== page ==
You've posted your resume online and are submitting resumes and cover letters for all the job openings that seem to fit you. Is there anything else you can do to look for a job?
Absolutely! In fact, the more diverse your job-hunting strategy, the more effective it's likely to be.
Here are eight tactics you can use to track down job opportunities:
1. Contact Professional Organizations in Your Field
National, regional and local professional organizations exist in great part to help their members with career development. Many organizations include field-specific job listings on their Web sites or in their printed publications.
2. Visit Company and Organization Web Sites
Many companies and organizations post their job openings right on their own Web sites (usually under an Employment or Career Opportunities link).
3. Apply Directly to Organizations That Interest You
Do you know you want to work specifically for Company X or Organization Y? If so, send a well-written cover letter and your resume directly to the company, either to its human resources office or, often more effective, to the person who would likely make hiring decisions for the part of the organization that interests you. It isn't always easy to find the right person to get in touch with; typically, you'll have to do some digging.
4. Network, Network, Network
Generally the most effective job-hunting approach, networking is simply talking to people to either track down helpful personal contacts or learn about job openings that may not necessarily be widely advertised or advertised at all. Start by talking to your own family, friends and acquaintances. Let everyone in your life know you're looking for a job, and give them an idea of what type of job you want.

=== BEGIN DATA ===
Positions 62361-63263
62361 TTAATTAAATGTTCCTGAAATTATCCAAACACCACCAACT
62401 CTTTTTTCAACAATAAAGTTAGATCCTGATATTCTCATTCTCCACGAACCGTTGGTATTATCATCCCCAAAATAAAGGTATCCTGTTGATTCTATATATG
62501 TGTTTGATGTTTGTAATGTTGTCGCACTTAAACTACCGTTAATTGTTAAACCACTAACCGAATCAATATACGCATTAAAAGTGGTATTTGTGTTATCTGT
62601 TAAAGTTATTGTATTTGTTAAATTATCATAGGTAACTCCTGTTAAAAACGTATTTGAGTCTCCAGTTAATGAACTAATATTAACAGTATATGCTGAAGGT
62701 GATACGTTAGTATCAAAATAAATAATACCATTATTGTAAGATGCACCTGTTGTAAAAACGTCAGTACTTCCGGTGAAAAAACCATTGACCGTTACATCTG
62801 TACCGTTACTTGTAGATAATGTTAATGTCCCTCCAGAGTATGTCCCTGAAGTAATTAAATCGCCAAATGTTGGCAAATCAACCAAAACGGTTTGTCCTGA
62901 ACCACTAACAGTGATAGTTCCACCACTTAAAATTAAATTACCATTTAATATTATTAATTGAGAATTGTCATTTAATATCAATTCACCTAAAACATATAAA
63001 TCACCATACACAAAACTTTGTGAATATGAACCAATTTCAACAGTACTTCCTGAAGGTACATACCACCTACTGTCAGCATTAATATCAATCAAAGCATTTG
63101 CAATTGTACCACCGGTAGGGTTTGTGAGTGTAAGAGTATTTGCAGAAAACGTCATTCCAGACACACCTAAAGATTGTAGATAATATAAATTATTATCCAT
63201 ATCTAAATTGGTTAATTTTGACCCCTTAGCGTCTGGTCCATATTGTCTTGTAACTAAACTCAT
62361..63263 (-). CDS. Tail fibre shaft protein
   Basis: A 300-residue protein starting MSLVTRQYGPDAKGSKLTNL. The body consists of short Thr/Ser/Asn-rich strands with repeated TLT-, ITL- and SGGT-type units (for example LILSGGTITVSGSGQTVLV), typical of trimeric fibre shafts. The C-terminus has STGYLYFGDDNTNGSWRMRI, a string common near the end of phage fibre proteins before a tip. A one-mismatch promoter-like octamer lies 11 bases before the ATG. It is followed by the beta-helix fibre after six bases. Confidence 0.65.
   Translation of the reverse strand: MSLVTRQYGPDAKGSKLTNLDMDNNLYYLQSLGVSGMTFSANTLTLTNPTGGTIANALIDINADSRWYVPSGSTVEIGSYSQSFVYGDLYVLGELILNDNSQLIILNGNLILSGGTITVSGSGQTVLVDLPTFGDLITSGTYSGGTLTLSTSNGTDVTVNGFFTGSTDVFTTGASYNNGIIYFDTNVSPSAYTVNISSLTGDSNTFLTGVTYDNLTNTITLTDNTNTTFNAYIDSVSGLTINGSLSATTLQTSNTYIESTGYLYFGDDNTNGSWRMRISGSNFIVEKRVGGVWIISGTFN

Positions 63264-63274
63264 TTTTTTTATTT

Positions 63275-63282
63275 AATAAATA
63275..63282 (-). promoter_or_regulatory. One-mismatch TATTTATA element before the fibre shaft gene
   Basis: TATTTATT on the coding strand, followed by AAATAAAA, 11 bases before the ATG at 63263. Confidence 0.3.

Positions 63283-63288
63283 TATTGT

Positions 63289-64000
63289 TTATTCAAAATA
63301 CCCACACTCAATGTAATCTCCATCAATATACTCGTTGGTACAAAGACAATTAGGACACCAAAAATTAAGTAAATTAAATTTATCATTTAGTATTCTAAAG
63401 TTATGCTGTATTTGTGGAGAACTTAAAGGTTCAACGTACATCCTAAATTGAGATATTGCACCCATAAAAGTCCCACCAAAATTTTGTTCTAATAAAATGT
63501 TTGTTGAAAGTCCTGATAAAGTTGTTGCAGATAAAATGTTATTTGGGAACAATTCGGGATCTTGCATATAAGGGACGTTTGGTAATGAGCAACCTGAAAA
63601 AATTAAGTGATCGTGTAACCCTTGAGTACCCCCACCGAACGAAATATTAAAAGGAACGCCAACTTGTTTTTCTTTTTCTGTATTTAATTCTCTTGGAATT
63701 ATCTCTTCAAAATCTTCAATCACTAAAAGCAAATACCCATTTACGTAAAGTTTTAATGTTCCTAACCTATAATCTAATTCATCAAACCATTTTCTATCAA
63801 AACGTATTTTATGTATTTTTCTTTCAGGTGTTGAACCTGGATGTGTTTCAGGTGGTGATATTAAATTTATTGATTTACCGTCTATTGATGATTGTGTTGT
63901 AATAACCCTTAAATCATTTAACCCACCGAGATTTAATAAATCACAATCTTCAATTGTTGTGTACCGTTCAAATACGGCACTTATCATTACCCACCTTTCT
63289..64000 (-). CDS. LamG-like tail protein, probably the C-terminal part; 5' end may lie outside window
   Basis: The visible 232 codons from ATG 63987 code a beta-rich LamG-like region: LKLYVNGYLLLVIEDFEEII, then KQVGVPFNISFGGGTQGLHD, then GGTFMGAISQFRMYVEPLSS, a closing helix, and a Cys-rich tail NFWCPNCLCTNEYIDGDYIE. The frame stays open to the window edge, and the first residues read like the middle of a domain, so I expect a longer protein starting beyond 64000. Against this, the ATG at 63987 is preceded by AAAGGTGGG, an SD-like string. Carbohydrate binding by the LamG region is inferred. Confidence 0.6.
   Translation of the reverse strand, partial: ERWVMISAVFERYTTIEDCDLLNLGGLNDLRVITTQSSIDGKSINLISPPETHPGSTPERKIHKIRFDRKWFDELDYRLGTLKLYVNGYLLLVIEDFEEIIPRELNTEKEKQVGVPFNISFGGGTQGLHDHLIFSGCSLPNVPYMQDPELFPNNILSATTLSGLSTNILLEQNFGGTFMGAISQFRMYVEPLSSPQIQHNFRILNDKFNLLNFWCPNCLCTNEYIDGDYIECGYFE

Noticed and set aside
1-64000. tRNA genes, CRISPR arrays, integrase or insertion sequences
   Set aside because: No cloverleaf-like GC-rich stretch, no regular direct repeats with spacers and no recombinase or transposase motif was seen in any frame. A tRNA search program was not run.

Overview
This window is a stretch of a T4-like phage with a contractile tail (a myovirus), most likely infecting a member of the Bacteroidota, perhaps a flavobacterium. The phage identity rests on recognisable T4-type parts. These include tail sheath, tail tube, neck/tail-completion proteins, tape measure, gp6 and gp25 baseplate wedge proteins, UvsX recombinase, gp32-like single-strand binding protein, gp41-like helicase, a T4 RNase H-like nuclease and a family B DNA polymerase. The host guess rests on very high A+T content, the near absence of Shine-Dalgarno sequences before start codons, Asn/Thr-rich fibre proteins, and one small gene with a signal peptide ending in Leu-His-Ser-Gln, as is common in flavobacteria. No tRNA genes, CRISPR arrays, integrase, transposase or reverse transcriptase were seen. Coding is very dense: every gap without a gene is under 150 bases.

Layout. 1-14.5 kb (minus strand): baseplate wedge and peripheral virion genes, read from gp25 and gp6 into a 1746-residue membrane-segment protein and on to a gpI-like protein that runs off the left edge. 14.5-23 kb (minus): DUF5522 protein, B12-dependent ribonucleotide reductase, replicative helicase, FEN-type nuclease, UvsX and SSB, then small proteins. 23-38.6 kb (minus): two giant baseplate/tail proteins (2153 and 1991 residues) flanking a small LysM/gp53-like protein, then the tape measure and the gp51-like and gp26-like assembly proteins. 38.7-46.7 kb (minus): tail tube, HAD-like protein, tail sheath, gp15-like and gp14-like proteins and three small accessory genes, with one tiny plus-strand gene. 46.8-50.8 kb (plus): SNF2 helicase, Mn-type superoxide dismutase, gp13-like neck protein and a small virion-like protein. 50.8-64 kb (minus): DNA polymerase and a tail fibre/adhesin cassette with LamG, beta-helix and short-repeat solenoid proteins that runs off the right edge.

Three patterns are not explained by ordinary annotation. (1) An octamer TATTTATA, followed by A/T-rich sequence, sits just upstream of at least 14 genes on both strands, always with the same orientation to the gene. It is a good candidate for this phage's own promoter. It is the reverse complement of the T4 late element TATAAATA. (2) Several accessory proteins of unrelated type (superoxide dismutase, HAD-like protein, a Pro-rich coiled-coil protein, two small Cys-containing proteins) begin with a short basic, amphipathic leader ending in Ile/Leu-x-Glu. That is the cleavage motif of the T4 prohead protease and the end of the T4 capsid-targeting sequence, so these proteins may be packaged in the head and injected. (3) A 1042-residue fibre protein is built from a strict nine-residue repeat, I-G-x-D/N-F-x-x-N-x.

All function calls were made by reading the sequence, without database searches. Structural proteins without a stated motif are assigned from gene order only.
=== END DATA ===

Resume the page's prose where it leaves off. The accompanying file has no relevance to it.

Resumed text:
5. Join Professional Associations
If there's a professional organization in your field, join it and start participating in its meetings and other events so you can get to know people in your area of interest. Work with a career counselor at your school to both tap his contacts and learn of alumni from your school who might be able and willing to lend you a hand in your search. Finally, don't forget to tap your professors' connections as well.
6. Participate in Job Fairs
Many cities, particularly large ones, host job fairs at various locations throughout the year. Most colleges and universities hold their own job fairs as well, either individually or in collaboration with other institutions. A job fair is a rare opportunity to have employers come to you, so make sure you attend whenever possible.
7. Use a Placement Agency or Recruiter/Headhunter
There are companies out there that specialize in helping people find jobs. Some of them even focus on working with college students and recent college grads. Maybe one of them can help you. A word of caution, however: While most organizations receive their fees from employers (and not you, the job seeker), some will seek money from you. So be careful, and make sure you know who's paying the bill.
8. Consider Temping
Often, by working briefly as a temp for a company, you can position yourself to be hired for a full-time, permanent position that opens up later on. Even if that doesn't happen, however, temping can help you see various companies from the inside, meet people in your field of interest and earn some pretty good money.
The more diverse your job-hunting methods are, the more opportunities you'll uncover and the greater the chance that you'll find, and land, the job you really want.ns for the part of the organization that interests you. It isn't always easy to find the right person to get in touch with; typically, you'll have to do some digging.